Brahms and Weber were showcased to impressive effect at the Anvil in the last stage of the Philharmonia’s mini concert tour, each of the four events featuring clarinettist Michael Collins. Replacing the originally advertised Marta Gardolińska, guest conductor Nodoka Okisawa made clear her credentials in a convincing partnership with the orchestra in three highly involving accounts. If she was an unknown quantity in the UK before this series, Okisawa proved to be a compelling force, notwithstanding her undemonstrative manner.

Nodoka Okisawa
© Felix Broede

But there was considerable authority in the unfussy gestures that guided the Philharmonia through Weber’s overture to Der Freischütz. After a tentative start, a momentum-filled account unfolded combining dramatic bite and considerable joie de vivre in the conjuring of the peasants’ knees-up. There was some fine playing too, notably from mellifluous horns and woodwinds, Okisawa also coaxing polished string playing, the whole gloriously unbuttoned in the final furlong. 

There followed a characterful performance of Weber’s idiomatically scored Clarinet Concerto no.1 in F minor, a work less frequently performed in concert halls today, but one that still manages to excite the ear on each hearing. Thanks to the sublime artistry of Michael Collins, this rendition was no exception. From the opening bars, Okisawa brought a wonderful clarity, a sense of intimacy as if imparting some hidden secret. Add to this dewy surface the deliquescence of Collins’ clarinet, we had absolute perfection. Phrases were begun with the softest murmurings, caressing and developing each with a musicality that combined an effortless technique and searching intelligence. 

The Mozartian Adagio also found Collins in poetic mode, his traversal cementing an already flawless collaboration where balance and ensemble were nowhere better heard than in the imaginatively scored passage for solo clarinet and three horns. A rapt silence from the audience could provide no greater compliment to the playing. If the first two movements emphasise the clarinet’s lyrical properties, then the witty Rondo places agility centre-stage. Here, a nimble-fingered Collins made the most of Weber’s merrymaking, throwing caution to the wind in the final paragraph, completely at ease with a faster, seemingly homicidal tempo, with edge of seat excitement brilliantly served.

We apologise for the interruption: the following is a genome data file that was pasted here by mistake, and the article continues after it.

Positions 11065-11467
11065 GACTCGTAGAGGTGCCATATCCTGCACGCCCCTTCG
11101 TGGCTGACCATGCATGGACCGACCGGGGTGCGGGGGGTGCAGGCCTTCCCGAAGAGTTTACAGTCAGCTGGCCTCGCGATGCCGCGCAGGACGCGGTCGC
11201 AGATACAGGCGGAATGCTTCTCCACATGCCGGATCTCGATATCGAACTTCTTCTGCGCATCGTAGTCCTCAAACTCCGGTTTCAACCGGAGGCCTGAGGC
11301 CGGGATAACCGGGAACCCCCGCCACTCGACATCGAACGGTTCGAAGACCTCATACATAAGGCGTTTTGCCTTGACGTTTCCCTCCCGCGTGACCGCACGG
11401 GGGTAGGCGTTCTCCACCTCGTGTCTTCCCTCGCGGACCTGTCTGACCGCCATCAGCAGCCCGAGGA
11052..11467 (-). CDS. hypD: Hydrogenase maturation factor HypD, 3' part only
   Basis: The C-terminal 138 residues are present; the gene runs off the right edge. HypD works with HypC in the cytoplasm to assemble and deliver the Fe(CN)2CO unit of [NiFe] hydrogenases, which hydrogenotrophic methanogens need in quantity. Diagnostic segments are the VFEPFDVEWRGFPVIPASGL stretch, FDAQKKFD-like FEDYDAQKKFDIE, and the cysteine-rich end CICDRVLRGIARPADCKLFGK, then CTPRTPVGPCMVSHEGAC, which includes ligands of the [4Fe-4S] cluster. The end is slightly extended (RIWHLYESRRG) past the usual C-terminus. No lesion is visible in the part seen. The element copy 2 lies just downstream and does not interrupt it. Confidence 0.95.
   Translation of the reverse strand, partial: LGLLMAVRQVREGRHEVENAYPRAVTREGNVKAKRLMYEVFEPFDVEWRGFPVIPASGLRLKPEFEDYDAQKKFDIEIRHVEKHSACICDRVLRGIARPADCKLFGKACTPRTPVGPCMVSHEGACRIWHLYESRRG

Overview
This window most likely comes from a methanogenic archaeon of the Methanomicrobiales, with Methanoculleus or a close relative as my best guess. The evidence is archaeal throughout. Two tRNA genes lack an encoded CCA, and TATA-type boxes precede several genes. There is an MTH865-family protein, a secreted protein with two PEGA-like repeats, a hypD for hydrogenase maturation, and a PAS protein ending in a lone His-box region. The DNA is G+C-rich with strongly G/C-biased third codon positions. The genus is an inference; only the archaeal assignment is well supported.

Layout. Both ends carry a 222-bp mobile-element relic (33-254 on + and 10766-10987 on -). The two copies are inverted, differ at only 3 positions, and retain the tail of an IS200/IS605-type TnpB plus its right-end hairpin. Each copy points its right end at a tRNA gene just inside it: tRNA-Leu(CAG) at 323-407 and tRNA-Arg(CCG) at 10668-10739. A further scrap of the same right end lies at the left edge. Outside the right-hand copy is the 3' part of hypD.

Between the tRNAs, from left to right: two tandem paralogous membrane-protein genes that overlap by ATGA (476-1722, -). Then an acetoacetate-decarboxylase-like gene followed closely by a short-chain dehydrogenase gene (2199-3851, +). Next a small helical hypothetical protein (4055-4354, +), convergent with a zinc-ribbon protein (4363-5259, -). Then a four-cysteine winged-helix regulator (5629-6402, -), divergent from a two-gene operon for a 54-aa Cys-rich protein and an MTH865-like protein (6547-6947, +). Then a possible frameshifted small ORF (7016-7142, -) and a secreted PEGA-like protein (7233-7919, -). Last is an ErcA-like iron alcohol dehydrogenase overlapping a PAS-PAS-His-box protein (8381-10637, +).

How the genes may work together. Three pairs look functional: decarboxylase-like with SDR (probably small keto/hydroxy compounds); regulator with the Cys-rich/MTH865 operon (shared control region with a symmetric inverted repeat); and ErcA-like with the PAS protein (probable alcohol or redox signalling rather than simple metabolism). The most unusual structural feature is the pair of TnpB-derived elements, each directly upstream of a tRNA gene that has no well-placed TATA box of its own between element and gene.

Michael Collins
© Benjamin Ealovega

The darkness-to-light traversal that is Brahms’ First Symphony was also admirably served, and developed from a forthright, pugnacious opening movement, Okisawa underlining the score’s dark colouring and heroic ambition. Yet there was nothing routine in this performance, every phrase played with real feeling and affection. Warmth from the Philharmonia strings and persuasive solo contributions brought dividends to the Andante, but despite the atmospheric closing bars, serenity was in short supply. 

The third movement’s grazioso sections never quite found enough charm and the central panel’s assertive rhythms brought some rhythmic uncertainty. A less experienced conductor might have lost their nerve at this point, but Okisawa put the incident behind her and went on to create a superbly paced Finale. The Philharmonia’s expressive power came to the fore, aided and abetted by a resplendent horn solo, Okisawa and the players ultimately vanquishing the terrors of Beethoven in the closing page’s affirmation of life. Whatever had gone before, this closing movement demonstrated a superb alliance between podium and players and demonstrated beyond doubt that Okisawa is a name to watch out for.